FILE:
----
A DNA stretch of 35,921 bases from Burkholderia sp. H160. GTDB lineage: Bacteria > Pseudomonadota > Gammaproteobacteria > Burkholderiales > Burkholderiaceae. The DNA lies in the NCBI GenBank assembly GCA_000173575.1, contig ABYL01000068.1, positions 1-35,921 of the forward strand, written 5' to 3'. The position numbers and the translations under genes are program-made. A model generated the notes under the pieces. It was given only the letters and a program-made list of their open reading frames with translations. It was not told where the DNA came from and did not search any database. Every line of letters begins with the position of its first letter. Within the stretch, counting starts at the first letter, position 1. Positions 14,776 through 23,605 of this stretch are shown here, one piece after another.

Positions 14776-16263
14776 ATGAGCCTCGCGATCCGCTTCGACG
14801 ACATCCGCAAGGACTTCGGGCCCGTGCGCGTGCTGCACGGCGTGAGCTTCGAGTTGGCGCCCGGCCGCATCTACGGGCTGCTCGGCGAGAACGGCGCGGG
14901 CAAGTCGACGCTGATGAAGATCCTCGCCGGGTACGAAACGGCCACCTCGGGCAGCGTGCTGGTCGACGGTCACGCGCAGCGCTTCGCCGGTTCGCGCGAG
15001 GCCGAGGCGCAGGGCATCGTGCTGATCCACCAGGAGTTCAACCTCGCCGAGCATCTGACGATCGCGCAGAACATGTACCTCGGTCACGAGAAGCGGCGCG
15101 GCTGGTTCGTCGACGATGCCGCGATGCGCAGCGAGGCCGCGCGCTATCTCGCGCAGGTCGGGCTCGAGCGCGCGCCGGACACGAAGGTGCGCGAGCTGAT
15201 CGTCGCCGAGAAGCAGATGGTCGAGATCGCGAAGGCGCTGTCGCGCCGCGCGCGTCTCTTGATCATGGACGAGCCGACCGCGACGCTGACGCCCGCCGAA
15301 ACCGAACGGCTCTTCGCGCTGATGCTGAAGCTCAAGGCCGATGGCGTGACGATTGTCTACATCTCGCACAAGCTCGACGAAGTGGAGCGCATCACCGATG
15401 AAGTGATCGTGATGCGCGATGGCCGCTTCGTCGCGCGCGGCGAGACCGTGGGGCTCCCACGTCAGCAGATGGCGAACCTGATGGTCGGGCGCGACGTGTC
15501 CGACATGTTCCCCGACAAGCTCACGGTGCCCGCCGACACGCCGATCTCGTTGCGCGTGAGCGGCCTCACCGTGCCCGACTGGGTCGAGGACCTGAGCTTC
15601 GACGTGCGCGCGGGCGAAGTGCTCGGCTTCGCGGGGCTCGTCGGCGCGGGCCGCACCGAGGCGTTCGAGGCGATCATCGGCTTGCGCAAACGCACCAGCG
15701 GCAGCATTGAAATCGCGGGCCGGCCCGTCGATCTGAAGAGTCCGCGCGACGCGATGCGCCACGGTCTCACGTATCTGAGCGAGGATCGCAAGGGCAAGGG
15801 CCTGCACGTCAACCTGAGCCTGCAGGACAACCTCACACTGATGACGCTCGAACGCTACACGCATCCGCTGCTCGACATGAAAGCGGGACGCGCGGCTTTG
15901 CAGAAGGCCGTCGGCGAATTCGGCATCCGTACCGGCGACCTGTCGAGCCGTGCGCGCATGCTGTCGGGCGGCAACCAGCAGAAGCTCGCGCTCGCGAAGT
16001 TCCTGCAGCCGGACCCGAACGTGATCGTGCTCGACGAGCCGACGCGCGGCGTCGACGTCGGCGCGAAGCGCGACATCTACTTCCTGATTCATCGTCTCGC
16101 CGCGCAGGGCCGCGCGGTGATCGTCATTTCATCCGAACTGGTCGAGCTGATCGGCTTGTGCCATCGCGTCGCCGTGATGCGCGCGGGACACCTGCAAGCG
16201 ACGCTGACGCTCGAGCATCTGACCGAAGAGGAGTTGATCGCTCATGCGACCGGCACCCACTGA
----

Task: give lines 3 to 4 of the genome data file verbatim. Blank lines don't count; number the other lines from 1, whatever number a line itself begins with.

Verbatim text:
14776 ATGAGCCTCGCGATCCGCTTCGACG
14801 ACATCCGCAAGGACTTCGGGCCCGTGCGCGTGCTGCACGGCGTGAGCTTCGAGTTGGCGCCCGGCCGCATCTACGGGCTGCTCGGCGAGAACGGCGCGGG